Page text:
I’d love to hear from anyone else who’s read and/or used Roz’s Nail Your Novel series. So far, it’s making sense to me.
Ps: I do have an expert imagination–but it’s not something I can share.
How’s your MD weekend going? Mine’s been fantastic! Way more fun than a Memorial Day I spend at Old Mannford Ramp. 🙂
What’s made my weekend so great? Well, for one thing I got to go to worship for the first time this month. (Terminally Curious breaking in here–Does anybody else really miss worshiping with others when you’ve missed several in a row, even though you worship by yourself? Is Susan just weird? Both? Shutting up now.)
Back to this Memorial Day. We have silk flower arrangements for our immediate family and keep them at the office between MDs. This year Sister Debbie, her adorable granddaughters and I decorated the graves of our glorious dead in C-Town’s cemetery on Thursday. Those little girls, ages 4 and 6, are full of energy! And they’re so much fun. I had no idea going to a graveyard could be that exciting.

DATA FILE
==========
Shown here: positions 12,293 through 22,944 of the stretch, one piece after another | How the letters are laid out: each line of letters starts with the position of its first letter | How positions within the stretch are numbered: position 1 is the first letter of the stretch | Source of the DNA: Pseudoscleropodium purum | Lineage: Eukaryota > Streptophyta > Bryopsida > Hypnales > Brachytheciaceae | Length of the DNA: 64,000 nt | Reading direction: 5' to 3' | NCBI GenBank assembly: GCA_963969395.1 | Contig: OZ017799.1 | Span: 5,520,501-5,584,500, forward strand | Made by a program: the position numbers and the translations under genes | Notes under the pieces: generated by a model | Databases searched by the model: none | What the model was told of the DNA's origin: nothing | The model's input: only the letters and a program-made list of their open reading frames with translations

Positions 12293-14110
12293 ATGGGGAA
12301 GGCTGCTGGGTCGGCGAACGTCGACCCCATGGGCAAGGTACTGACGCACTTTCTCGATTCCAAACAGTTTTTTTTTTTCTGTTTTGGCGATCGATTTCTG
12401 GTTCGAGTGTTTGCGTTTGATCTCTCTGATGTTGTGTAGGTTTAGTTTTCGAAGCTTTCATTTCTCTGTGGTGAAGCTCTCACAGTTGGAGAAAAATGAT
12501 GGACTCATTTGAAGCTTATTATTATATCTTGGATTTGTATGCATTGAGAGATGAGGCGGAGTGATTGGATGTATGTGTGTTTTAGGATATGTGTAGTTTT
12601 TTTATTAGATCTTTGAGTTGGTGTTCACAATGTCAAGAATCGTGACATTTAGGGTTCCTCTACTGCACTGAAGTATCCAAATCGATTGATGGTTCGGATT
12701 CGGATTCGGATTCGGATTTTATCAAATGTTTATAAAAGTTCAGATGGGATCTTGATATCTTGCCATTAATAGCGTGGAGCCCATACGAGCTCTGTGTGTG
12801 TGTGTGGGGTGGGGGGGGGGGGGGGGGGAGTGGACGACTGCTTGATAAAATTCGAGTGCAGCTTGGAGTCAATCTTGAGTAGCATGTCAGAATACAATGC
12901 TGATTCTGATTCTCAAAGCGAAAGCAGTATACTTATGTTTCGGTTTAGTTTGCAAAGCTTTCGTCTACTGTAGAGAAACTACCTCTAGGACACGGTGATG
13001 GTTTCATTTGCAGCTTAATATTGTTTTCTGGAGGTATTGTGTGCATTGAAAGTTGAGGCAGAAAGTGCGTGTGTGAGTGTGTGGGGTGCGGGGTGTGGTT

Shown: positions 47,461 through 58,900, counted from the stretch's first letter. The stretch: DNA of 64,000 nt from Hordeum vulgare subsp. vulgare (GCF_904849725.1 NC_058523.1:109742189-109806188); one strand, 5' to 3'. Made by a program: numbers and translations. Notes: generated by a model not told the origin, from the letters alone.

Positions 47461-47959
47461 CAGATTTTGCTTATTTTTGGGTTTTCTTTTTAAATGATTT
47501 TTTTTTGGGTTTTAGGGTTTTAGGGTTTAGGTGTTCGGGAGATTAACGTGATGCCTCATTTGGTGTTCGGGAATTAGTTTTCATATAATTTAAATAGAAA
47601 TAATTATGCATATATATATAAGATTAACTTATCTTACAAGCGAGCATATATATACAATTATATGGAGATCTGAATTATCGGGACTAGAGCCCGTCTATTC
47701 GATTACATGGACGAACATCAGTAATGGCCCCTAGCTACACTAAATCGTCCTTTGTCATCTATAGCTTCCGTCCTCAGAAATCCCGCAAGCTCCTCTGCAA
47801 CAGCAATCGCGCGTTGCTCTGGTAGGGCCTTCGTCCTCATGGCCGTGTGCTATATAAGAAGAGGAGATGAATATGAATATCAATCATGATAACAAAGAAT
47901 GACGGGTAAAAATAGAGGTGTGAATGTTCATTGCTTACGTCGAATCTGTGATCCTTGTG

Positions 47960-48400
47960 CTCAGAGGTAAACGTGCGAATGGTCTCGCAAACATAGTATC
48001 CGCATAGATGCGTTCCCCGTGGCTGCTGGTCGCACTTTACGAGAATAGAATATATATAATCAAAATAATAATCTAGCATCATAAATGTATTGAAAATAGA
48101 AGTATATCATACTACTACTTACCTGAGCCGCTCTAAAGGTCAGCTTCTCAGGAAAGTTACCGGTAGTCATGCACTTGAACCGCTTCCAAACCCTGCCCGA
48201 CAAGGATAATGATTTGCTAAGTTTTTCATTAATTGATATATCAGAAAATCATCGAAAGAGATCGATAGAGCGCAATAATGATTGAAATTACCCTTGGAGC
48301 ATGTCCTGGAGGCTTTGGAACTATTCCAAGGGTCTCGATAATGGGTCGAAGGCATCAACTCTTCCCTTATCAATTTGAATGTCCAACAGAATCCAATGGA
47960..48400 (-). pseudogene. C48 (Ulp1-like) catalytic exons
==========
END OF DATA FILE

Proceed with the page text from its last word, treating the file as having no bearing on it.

They helped do everything. Carry flowers, put them in vases and tie down the ones on the headstones. If they could drive, they wouldn’t need Deb and me at all. LOL!
I’ve told you before about the one little headstone that touches my heart.
Remember? I ran past their grave Sunday after church. Here’s what I found this year–
I think that’s poison ivy all around it.
I know how busy the cemetery caretakers are just before MD. Hopefully, they’ll get to Sussie and Bennie’s corner and clean it up some more.
Or I could take them home with me. 🙂
♥ ♥ ♥